What happened next was both sudden and unexpected. A solitary fighter attacked from the direction of sun in a classic manouvre which was not quite head-on. Its firing pass was momentary, but accurate and effective, as cannon fire tore into the port wing of Ten Knights in a Bar Room. S/Sgt James W Cayten, tail gunner in Blonde Bomber, witnessed what happened next, “the number two engine caught fire. Approximately 15 seconds after the engine was afire, flames broke out through the bomb bay, and waist windows. I saw three chutes open behind the plane. I also saw an object which might have been a man leave the ship, but no parachute was seen. I saw two parachutes float with the clouds, and watched the other until out of view. The plane started losing altitude just after the engine was hit. After approximately a minute and half the plane wen into a dive and started breaking apart”. S/Sgt Clarence Roper, right waist gunner in Blonde Bomber, later submitted, “shortly after observing the fire in the waist, number two engine blew up and the wing came off, and as the plane started down the tail came off”. The attacking Tony was observed to turn on its back and follow the wreckage almost to the ground. Some in the Liberators wondered why it did not make opportunity for a second pass.
B-24D "Pistol Packin' Mama" 42-41209 piloted Richard A. Adams had two engines out but fought off fighters as far as Vitiaz Straights ditched near between Long Island and New Guinea coast – Liberator cart-wheeled in water killing four. four crew in two rafts rescued following day by fighter-escorted PT boats from Finschafen.
B-24D "Pudgy" 42-40830 crashed east Murik Swamp. 7 crew bailed out NE Richtofen Point. Lawrence N Smith shot down by flak. Moved out ahead of formation, smoking but apparently seriously in trouble.
#1 – Blonde Bomber 1/Lt Dusty Swanson
#3 –Kay-O – John Bird
#5 B-24D "Ten Knights in a Bar Room" 42-72806
#6 - Ten Knights in a Bar Room had been named and decorated in Port Moresby as a play on words after the book first published in 1854 by Timothy S Arthur, Ten Nights in a Bar Room , and What I Saw There. The book become a famous temperance novel, moralizing on the certainties of bar-room life, and had also been made into a play. The preface for the first edition commences, “This new temperance volume by Mr Arthur, comes in just at the right time, when the subject of restrictive laws is agitating the whole country, and good and true men everywhere are gathering up their strength for a prolonged and unflinching contest”. The crew who had named the aircraft thus demonstrated the mood of defiance so characteristic of the times - the name support an image of rescuers errant in the pursuit of the American way, but from the sanctity of the familiarity of a bar-room. Or did it? To many in the Group, the name of their aircraft was just something you just accepted.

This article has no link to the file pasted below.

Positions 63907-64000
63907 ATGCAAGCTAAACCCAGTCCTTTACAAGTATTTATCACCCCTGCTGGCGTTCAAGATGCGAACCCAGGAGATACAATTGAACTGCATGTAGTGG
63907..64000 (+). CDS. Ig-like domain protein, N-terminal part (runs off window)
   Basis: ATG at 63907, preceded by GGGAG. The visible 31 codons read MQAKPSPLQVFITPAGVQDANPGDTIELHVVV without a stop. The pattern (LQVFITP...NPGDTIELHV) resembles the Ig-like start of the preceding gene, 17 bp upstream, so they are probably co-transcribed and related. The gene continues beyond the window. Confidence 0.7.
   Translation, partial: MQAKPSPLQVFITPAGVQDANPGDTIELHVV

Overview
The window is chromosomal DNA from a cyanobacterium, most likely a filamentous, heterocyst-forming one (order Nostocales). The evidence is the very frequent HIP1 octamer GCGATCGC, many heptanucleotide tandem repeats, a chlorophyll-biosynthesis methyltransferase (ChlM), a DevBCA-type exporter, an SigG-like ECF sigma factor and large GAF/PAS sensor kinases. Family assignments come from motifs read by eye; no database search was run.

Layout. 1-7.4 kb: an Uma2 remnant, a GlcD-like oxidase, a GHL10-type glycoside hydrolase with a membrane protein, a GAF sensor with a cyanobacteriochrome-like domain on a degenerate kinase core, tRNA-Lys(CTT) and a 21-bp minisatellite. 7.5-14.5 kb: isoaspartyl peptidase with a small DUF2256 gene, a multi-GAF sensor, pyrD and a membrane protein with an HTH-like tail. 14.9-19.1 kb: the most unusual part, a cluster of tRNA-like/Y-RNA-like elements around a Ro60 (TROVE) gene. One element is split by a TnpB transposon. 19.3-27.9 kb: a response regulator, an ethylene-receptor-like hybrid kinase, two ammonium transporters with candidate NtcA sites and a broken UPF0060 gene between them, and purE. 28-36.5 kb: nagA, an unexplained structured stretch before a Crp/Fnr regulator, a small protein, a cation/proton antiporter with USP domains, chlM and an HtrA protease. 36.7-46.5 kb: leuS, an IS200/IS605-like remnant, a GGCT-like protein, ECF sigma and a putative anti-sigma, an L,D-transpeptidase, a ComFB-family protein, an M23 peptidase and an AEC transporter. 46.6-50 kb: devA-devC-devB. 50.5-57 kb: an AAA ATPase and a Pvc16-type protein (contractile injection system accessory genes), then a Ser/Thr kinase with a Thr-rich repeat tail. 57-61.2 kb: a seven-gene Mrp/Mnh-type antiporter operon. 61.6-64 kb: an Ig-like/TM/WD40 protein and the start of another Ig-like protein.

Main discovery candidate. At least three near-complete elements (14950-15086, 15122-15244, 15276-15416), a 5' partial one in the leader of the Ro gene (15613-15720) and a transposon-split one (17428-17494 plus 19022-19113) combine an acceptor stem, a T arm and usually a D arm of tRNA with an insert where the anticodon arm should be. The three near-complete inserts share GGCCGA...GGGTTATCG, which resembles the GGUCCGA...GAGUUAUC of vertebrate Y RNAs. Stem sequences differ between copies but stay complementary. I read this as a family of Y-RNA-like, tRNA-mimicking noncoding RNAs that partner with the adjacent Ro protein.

Back at Port Moresby a wet cloth was used to rub out the number of the place and the assigned crew from the mission board. Next morning meeting at Colonel Art Rogers tent. He was upset about losses and in the afternoon group practice session.
On 10 November 1983 Art Rogers addressed his men for the last time at Cheyanne, Wyoming. He knew he was dying of lung cancer. Was put in charge of 90th BG at age 32. He died on 12 July 1984 and left his last message to his men as follows,
“To the Jolly Rogers: I have been assigned the longest and greatest reconnaisance mission that has ever been given to the organization. You will also have to make it someday, and I will be waiting for each and every one of you on the other side of the bridge. Art Rogers”